Sevendust’s Black Out the Sun Is A Step Backwards
2010’s Cold Day Memory, which marked the beginning of Clint Lowery’s second go-round with Sevendust after a three-album absence, was a triumphant return to form for a band that had gone adequate but mediocre without him. It was obvious from the very first note that holy shit this is what has been missing the past few years! Clint brought that songwriting finesse back to the band, that expert touch, that added level of complexity, the X factor.
So what the hell happened on Black Out the Sun? Did Lowery leave his songwriting shoes at the door? Did he use up all his good riffs on the [very good!] Call Me No One record? Did John Connelly write the basis for most of the songs on this album? Or was the collective membership simply not able to come up with the same caliber of songs under the pressure of writing on the fly in the recording studio?
Most of the songs on this record are fine, but few of them are great. “Decay,” the first single, is worthy of inclusion among the band’s best. “Dead Roses” is a bit different for the band, but I really like it; the almost atonal clean electric guitar intro giving way to a distinctly Sevendust-esque verse and a chorus that easily could’ve come from a Call Me No One tune; not only is the song hummable, but it’s fast and heavy. “Black Out the Sun” is most touching on a lyrical level, and the obviously Lowery-led acoustic song “Got a Feeling” is all kinds of gorgeous on the level of “Angel’s Son” (OK, maybe not as quite). But outside of those songs, and a few moments here and there (i.e. the Home–esque riff that opens “Picture Perfect”), the album lacks staying power. “Mountain” and “Nobody Wants It” have catchy enough refrains but overall come off feeling like stock Sevendust. “Dark AM” and “Cold As War” sound like B-sides from Connelly’s Projected side-project (which I like just fine, but the Projected songs weren’t Sevendust songs for a reason).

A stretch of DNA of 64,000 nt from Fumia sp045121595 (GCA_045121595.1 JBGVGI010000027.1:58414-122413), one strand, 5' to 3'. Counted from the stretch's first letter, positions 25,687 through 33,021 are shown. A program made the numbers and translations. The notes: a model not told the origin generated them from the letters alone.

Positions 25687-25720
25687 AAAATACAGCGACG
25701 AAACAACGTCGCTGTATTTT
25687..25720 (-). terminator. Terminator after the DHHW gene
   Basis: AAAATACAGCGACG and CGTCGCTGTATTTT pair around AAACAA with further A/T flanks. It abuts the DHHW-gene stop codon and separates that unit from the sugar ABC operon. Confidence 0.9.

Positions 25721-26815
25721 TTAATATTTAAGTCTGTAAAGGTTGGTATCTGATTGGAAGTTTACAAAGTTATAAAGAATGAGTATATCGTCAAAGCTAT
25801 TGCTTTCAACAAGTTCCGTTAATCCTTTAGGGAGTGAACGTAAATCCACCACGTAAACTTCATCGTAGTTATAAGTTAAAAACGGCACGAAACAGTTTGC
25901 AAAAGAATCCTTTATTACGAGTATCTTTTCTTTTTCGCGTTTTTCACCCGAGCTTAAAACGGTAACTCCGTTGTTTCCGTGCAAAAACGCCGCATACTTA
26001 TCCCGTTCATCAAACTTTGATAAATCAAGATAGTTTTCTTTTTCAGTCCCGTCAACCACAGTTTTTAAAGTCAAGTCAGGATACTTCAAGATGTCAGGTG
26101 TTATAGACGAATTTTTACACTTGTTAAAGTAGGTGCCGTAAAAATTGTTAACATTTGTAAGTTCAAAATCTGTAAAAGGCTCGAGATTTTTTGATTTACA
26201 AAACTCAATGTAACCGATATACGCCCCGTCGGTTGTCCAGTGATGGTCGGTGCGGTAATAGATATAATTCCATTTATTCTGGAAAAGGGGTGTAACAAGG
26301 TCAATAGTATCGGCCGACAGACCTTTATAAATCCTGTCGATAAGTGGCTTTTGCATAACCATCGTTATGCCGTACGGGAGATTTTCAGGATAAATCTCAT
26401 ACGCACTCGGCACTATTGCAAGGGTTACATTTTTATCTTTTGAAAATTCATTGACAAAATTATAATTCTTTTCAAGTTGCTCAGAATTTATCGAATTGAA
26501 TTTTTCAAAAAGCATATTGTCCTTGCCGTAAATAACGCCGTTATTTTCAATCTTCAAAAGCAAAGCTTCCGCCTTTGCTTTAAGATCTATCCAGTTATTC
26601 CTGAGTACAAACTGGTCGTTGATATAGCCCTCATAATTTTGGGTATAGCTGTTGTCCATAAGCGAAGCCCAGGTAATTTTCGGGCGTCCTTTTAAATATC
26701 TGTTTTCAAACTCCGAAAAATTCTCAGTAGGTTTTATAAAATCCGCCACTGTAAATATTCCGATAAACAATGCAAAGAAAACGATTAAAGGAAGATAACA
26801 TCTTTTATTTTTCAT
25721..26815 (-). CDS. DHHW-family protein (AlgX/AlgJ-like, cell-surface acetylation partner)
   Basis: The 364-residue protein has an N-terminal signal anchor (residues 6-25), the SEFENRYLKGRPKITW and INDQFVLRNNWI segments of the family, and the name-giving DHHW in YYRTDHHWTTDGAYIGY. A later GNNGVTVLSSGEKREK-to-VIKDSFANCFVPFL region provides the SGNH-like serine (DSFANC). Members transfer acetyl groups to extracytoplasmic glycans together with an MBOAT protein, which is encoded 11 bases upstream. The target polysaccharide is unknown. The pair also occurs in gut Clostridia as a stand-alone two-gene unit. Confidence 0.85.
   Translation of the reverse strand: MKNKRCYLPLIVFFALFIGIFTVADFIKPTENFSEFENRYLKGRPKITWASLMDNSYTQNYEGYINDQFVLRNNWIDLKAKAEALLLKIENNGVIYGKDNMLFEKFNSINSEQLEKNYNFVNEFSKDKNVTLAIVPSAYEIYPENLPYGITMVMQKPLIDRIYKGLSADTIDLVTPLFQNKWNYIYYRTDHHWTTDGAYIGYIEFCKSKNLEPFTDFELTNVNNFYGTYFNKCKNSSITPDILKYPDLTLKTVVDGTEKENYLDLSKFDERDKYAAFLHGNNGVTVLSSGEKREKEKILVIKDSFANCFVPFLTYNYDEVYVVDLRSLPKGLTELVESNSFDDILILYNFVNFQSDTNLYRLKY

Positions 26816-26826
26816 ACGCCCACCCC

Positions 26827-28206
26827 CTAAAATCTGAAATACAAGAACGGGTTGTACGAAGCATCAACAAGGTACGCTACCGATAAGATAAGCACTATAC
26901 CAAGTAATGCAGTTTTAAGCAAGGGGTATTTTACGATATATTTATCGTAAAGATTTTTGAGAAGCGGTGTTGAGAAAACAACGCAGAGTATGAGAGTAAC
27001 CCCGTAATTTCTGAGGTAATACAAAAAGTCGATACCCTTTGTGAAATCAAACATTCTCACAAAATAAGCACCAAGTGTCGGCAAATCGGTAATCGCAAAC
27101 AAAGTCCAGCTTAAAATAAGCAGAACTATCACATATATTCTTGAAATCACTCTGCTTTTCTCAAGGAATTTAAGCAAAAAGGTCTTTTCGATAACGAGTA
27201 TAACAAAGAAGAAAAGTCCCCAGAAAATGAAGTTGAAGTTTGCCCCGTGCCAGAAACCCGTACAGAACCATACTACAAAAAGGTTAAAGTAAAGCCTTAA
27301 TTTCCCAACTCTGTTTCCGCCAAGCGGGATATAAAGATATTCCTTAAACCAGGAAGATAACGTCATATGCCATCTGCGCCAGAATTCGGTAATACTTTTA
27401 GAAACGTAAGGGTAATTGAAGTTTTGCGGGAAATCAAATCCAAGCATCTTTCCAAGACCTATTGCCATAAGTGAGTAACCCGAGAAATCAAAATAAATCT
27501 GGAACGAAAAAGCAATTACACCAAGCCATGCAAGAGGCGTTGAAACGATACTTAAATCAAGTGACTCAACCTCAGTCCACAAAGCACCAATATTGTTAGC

One things that’s here in spades, and boy are those spades sharp: guitar solos! Lowery brings it hard, and he brings it right. He turned the solo knob all the way up to 11 on Cold Day Memory and, thankfully, he hasn’t relented.
But for the most part Black Out the Sun sounds like it could slot in perfectly anywhere amongst Next, Alpha or Chapter VII: Hope and Sorrow. It’s alright, passable Sevendust, enough to keep me interested, but not very memorable, just like each of those three albums. I have absolutely not lost my respect for Sevendust, not one bit… unfortunately they just didn’t quite nail it this time around.